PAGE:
Of those surveyed, over a quarter (27 percent) worked between 48-60 hours a week, with five percent working between 60-75 hours. Despite this amount of overtime being worked, only 15.8 percent had taken up the issue of working long hours with their manager. But of those that complained, 84.4 percent said it had not reduced the hours they worked.
More than a quarter (26.6 percent) of respondents had opted out of the European Working Time Regulation. This was introduced in 1998 to address the long working hours culture by ensuring that employees do not work more than 48 hours per week. Nearly a third (32.8 percent) of people questioned did not know whether they had opted out of the regulation.
Other key findings of the www.theitjobboard.co.uk research, which questioned people from all sectors of the IT industry, including the banking and financial services, include:
- 51 percent of IT workers have to take work home.
- 72.3 percent felt confident that their productivity in the office had not decreased since working longer hours. Of those that said their productivity had decreased, one quarter said that it was because they found it harder to focus and 26 percent said it was due to a poor work life balance.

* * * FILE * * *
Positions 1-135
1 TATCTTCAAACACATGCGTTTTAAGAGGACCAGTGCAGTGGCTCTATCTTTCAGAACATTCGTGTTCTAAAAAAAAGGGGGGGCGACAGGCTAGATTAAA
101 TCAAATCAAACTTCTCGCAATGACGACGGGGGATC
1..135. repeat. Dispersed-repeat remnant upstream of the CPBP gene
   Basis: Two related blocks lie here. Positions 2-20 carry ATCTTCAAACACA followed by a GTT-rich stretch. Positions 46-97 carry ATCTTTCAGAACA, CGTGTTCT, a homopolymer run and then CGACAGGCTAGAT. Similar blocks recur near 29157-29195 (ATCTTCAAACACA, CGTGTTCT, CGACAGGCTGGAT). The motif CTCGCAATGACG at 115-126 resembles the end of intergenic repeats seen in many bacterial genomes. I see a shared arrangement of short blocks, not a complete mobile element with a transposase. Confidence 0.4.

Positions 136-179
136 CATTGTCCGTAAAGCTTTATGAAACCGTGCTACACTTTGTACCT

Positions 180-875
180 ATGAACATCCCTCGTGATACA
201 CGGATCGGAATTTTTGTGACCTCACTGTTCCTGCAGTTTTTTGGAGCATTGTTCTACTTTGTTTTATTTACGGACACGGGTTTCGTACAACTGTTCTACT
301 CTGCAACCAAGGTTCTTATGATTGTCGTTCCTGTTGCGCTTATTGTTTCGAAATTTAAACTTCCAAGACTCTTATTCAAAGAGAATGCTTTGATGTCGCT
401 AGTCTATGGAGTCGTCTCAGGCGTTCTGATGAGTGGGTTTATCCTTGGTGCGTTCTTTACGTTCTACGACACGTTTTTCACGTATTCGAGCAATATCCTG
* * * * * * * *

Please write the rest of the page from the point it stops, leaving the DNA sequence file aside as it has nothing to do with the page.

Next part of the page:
- 40.6 percent felt their health had been affected by working longer hours.
- 25 percent cited relationship problems because of work overload, 52 percent said it meant they were unable to pursue hobbies and 43 percent stated they had no time for family or friends. 64 percent believed their social life had been compromised 41 percent said it resulted in no social life at all.
Alex Farrell, managing director at theitjobboard comments: “Employers need to take some responsibility for the impact that overwork can have on their employees’ health. With our research showing that a significant amount of IT workers find it difficult to maintain relationships or suffer ill health, the UK’s culture of working long hours needs to be addressed. As businesses look to derive as much value from their people assets as possible during lean times, it is going to be imperative that we don’t drive employees to burnout.”
She continued, “Despite the predicted downturn we are still suffering a skills crisis, so it is essential that we don’t disillusion our skilled workers at a time when we need them most.”
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